“Ever heard of the movie Ground Hog Day? Well, that pretty much sums up how we feel. ”
These are the words of my good friend Jenna, who lives with her husband and two girls, nine and thirteen, in Xi’an, northwest China.
“With closed school until at least On February 18, it starts, breakfast, exercise, play with toys, board games, cook, repeat, ”she says.
Xi’an is located in Shaanxi Province, which has a southern border with Hubei Province and its capital, Wuhan, the epicenter of the coronavirus outbreak.
Currently, over 20,000 people worldwide have developed the virus with over 400 confirmed deaths. While this number is steadily increasing and has now overtaken the death toll from SARS, the mortality rate is still only two percent.
However, the Chinese Communist Party is not taking any chances. At least not at face value.
The outbreak has led to a response that is unparalleled in modern history. The Chinese authorities blocked many cities around Wuhan, the city of 11 million people where the virus is believed to come from a market selling wild animals.
That is tens of millions of people who are effectively isolated from the outside world.
Anyone who has ever been to China will tell you that there is rarely a quiet moment in the nation with the largest population in the world. The streets are chaotic at best – they buzz day and night with people, cars, buses, motorcycles, food trucks and street cleaners – and fight for their place in the pandemonium. The noise can be almost deafening.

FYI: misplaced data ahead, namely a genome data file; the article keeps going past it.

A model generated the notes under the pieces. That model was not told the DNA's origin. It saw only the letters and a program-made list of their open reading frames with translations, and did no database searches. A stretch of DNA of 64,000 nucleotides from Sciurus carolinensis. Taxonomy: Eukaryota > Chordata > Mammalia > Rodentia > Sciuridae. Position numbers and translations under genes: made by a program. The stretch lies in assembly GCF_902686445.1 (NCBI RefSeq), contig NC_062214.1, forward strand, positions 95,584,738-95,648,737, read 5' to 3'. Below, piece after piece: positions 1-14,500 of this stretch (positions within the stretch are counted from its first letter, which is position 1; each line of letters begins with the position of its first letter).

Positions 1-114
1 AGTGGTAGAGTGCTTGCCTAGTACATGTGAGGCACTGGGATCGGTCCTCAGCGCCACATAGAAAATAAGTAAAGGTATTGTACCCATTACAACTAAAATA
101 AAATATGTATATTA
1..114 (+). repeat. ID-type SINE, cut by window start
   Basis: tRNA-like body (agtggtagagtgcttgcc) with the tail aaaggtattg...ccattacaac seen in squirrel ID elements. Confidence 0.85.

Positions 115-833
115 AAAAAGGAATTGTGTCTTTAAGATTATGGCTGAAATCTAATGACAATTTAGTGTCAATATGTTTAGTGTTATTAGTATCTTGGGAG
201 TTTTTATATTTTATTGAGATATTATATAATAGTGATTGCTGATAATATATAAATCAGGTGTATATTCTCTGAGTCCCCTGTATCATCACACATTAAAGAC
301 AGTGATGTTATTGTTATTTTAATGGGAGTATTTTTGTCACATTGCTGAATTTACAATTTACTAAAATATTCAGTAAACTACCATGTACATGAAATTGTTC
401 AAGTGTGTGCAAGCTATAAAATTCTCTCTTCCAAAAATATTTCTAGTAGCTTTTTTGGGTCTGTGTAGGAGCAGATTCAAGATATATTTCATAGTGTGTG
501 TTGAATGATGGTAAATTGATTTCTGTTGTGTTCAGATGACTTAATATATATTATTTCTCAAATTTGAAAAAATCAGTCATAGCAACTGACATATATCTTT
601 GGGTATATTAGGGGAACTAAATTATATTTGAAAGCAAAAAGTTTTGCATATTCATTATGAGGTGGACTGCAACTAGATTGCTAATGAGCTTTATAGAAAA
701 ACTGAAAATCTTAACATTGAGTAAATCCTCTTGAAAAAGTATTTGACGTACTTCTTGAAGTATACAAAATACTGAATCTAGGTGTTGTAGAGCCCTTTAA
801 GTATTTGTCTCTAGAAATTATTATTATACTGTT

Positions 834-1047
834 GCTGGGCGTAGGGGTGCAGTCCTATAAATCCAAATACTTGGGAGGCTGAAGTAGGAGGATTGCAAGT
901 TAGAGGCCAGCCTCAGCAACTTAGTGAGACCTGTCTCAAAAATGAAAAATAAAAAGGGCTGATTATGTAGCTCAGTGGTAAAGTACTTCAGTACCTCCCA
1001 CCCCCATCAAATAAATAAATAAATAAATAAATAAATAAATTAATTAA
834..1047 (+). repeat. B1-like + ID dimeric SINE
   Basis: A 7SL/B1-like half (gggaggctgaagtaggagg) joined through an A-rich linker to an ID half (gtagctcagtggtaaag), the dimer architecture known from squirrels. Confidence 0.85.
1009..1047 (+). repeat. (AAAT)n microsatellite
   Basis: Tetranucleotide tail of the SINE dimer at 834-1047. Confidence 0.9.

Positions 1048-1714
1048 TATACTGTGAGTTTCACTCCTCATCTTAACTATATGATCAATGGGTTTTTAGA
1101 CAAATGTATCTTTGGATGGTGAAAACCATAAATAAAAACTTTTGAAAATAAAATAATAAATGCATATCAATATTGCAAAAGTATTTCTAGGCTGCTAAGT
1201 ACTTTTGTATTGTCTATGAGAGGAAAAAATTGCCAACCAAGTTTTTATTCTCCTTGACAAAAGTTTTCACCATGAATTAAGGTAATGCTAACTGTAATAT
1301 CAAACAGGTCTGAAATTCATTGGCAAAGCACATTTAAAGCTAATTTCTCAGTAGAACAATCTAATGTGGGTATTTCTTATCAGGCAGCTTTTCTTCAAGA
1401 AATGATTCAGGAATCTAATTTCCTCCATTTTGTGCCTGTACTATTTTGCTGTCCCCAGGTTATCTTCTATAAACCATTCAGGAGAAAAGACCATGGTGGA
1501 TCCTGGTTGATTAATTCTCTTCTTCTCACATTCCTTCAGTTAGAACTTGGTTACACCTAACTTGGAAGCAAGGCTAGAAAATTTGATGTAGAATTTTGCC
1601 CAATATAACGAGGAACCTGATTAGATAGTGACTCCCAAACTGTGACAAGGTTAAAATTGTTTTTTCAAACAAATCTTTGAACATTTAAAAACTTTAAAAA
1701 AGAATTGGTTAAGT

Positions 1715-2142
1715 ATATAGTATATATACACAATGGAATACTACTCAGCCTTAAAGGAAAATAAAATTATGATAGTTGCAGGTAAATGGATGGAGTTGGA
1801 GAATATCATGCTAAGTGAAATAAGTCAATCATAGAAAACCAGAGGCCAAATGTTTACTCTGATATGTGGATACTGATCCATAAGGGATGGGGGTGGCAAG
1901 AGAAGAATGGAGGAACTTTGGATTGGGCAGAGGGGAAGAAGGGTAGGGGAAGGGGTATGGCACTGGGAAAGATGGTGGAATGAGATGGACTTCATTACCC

But not this month.
“It feels very scary, like in a ghost town, everything is closed. The only places that have to stay open are the supermarkets and hospitals. In our complex, a gate is completely sealed, one remains open so that we can get out and go shopping. Nobody is allowed to enter from outside the building. No family, no friends. ”
“The days are quiet and much too quiet for this city with 9 million inhabitants,” says Jenna, who has lived in China for 13 years and has seen everything.
However, their main concern is the millions that sell fruit and vegetables in local wet markets or run local restaurants. “How are you going to get an income?” She wonders. “At least the big companies are looked after by the government.”
An Australian friend, Robyn, who has been in China for nine years and should now return to Australia every day (depending on the flight), feels disappointed that there will be no personal goodbyes, no recent hot pot meals, just a quiet exit , “We are now very isolated in this crowded city,” she says.
She has a friend who lives in southeast Henan, very close to the border with Hubei Province, just three hours’ drive from Wuhan. She tells her that all the streets in my village are barricaded.
“Instead of the normal herds of people returning to celebrate the Spring Festival, my village is very calm. Everyone is bored and strangely no groups of people talk and no children play. ”
Temperature measurement is the new norm in the entire Middle Kingdom. Officials in Hazmat full-body suits measure temperatures randomly and catch people when they go out and return home, and everything is recorded.
Police and security personnel knock on people’s doors to check if someone is uncomfortable with the home, is hosting visitors, or has traveled anywhere in the past week.